IT or digital capability on your Board or governing group. Do you need it? Why?

By Mark Nicholls, Partner, Information Professionals
 
Considering whether you need information technology (IT) or digital capability on your Board? Then the first question to ask yourself is why.
 
It’s interesting how views have changed in just a few years. Take the Australian Institute of Company Directors (AICD) over the past five years. Each year, the AICD runs their Essential Director briefing and produces the Essential Director Handbook.  This is a useful gauge of where the peak body sees the role of IT/digital.
 
Alan Cameron, NSW Law Reform Commission

When presenting the 2013 Essential Director briefing, at the Wesley Conference Centre in Sydney, Alan Cameron said: “IT is now such a critical issue that failure to monitor and govern it properly is likely to be a failure of the director’s basic duty of care and diligence”.

 
He reflected on his own perspectives, stating that when the Essential Director handbook was first drafted, he considered removing the IT matters from it.  On further consideration, he accepted that many IT issues confront all directors, not just those of IT organisations.
 
2013 was the first year where IT/digital was covered.  Since then this trend is demonstrated by the IT/digital topics covered within the Essential Director Handbooks.  Let’s take a look:
 
Year
Total Pages
Dedicated to IT/Digital
Pages
%
2013
51pp
5.5pp
11%
2014
48pp
8.5pp
18%
2015
38pp
8 pp
21%
2016
39pp
6 pp
15%
 
In this past year, the % seems to have plateaued.  However, I will be interested to see where it lands in 2017 given the increased focus on digital both as a disruptor and an opportunity.  It is certainly now clear that IT/digital is firmly a key issue that should be continually addressed as part of a Board’s governance and strategy role.
 
IT management meeting

However, one objection has been stated by some very experienced Directors. It is that bringing in “special” skills like IT onto a Board comes at the cost of “traditional” skills, like being able to read financials or understand risks.  In my opinion, this view is a little misplaced for a few reasons.  Firstly, it sounds like they may have experienced a less than optimal Director appointment process. Perhaps there was a requirement to populate the Board with only a relatively narrow range of capabilities and without sufficient diversity. That can happen.  Not having the minimum mandatory skills to be a Board member should never be sacrificed, and shouldn’t have to be. However, the ideal Board composition should contain enough diversity of skills and backgrounds to adequately address all the challenges that the organisation faces, and of course this should include IT. There are many capable people out there that have the basic competency requirements as well as that of ICT/digital.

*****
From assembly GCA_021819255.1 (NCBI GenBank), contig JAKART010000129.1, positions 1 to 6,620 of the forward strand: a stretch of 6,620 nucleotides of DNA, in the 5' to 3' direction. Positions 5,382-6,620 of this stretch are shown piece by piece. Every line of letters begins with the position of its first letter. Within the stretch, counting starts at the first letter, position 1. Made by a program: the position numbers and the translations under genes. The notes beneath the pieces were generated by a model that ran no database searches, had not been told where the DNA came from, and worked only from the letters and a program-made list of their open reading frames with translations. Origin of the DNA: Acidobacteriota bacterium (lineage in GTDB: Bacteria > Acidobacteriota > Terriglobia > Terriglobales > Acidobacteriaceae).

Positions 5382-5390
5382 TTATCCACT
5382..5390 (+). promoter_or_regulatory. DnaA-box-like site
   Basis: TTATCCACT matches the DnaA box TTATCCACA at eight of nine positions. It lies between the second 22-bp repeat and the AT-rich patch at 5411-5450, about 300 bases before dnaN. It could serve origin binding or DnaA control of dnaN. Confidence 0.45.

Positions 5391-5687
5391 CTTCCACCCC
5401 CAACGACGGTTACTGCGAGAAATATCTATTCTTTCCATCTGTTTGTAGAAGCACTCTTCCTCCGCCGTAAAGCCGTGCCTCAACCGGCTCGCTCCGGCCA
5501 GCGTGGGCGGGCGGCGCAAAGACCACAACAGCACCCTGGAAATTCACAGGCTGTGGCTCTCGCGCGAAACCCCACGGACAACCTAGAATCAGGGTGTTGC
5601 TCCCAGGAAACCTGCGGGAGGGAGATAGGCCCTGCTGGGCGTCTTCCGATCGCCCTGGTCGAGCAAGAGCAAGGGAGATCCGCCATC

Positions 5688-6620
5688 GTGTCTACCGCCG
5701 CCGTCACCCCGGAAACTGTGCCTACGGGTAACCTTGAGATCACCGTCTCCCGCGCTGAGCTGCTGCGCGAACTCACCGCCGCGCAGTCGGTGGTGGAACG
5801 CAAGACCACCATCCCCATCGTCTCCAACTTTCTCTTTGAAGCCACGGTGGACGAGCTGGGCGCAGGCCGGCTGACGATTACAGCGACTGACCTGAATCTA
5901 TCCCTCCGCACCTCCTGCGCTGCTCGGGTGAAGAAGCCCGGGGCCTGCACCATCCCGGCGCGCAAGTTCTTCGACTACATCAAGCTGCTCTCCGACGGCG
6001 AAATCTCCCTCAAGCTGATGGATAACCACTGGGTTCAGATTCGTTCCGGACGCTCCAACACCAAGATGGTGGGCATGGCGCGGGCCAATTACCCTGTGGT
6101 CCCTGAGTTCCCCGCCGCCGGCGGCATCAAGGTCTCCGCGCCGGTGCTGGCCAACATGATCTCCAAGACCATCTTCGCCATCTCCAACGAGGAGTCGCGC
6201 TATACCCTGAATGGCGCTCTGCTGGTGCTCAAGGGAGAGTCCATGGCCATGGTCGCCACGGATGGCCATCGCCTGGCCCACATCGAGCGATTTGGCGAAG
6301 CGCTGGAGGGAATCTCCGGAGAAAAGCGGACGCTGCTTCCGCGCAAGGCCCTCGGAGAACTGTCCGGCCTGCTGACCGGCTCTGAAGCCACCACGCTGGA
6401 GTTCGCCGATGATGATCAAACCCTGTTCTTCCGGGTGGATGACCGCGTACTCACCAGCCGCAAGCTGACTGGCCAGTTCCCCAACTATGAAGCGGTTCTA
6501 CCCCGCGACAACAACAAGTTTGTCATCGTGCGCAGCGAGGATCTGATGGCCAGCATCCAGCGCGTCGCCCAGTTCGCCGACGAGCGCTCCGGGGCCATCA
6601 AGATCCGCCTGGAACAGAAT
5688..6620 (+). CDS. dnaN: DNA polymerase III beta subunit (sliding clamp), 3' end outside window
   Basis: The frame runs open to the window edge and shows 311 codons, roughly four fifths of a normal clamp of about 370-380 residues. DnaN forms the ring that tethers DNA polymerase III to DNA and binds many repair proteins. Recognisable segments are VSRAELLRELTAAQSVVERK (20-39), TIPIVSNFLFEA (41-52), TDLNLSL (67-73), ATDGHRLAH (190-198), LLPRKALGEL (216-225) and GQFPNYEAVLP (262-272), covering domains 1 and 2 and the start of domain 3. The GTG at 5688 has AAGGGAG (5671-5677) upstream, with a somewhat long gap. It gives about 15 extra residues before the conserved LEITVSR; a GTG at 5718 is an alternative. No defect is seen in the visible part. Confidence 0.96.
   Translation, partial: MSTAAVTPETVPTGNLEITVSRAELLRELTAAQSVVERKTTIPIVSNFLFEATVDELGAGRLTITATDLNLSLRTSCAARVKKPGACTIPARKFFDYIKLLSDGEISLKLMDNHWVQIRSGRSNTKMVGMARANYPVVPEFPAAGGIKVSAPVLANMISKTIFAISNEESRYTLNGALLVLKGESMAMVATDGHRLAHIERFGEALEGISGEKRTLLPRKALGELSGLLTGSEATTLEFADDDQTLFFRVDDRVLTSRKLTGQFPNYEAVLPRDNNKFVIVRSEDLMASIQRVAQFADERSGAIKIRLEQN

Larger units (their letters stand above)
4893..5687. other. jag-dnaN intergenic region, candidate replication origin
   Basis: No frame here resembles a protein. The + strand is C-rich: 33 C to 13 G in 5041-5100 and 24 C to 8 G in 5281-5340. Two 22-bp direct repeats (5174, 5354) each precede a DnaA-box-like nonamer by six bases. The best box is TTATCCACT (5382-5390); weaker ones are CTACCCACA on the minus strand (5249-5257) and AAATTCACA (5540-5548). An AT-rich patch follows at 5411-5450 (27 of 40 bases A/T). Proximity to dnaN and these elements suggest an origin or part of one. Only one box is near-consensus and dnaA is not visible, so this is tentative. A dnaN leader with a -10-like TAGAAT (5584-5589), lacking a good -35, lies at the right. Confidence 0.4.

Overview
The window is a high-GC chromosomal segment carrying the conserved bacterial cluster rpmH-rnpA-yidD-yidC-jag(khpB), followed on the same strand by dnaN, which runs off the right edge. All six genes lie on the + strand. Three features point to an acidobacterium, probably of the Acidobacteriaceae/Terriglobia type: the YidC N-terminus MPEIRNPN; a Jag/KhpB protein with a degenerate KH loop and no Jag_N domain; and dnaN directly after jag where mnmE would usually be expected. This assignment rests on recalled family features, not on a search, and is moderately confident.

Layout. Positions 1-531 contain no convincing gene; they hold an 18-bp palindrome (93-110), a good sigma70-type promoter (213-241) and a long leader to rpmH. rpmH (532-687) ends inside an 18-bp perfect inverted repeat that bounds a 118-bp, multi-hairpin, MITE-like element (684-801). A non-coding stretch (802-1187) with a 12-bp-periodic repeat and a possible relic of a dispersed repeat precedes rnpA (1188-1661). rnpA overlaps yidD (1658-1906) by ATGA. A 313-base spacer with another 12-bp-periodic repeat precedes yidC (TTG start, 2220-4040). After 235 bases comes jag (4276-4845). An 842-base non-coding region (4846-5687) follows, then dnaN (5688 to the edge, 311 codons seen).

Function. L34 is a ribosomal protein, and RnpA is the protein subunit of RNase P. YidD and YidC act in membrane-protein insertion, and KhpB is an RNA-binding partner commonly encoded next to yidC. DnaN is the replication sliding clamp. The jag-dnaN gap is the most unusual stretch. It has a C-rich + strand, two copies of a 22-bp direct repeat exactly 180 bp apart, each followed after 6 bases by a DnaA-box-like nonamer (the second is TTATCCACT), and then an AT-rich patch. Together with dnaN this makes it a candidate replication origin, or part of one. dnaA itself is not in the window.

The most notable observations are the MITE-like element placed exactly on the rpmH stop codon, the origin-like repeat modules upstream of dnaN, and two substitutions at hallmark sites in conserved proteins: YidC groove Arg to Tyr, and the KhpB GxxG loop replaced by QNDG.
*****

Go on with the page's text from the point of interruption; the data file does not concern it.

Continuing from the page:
Secondly, there is an error in thinking that an understanding and appreciation of IT/digital is a specialist skill.  It is not.  It is a new general skill for all managers and directors.  I am old enough to remember a time when some senior executives and managers had trouble reading a set of financial statements, leaving such an understanding to the “bean counters”.  These days this attitude would be rare.  Today, financial literacy is an accepted general skill.  I would argue that the same evolution is underway with IT/digital.
 
If you need any more convincing, and I am sure most of you don’t, ask yourself these questions… who are the global leaders in:

Bookselling, then publishing then retailing and more………………..Amazon
Video entertainment………………………………………………….Netflix
Music entertainment………………………………….iTunes, Spotify and Pandora
Movie production ……..……………………….. Pixar (bought by Disney)
Photography…………….…….Apple, Samsung plus Shutterfly, Snapfish and Flickr
Advertising…………………………………………………………Google
Direct marketing ……………………………………………….Google, Groupon
Telco……………………………………………..………………….Skype
Recruitment Company ….………….…………………………..LinkedIn
Taxi/Personal transport……………………………………………Uber
Accommodation………………..………………………………..AirBNB
News media…..…………………………………….Google, Facebook, Apple
 
Each of these are leaders in a marketplace that used to be a physical marketplace, that is now largely a digital marketplace and they have leading IT capability to support them. 
 
If you accept the need for improved managed IT services capability on your Board, then the next question is, in which areas and how.  There are a few methods that are available to you to make these determinations.  We’ll cover that in an upcoming blog.
About the Author:Mark Nicholls, Managing Director, InformProsMark Nicholls is the Managing Director and a Partner with Information Professionals Group (IPG). He formed IPG in 2005, after a career of delivering software development and business transformation programs in the telecommunications, transport and government sectors in Australia and overseas including the United States.  Mark leads IPG’s Programs, Projects and Change Practice.  He is a highly skilled program manager and adviser, specialised in leading, managing and advising organisations on the delivery of ICT, digital and business transformation.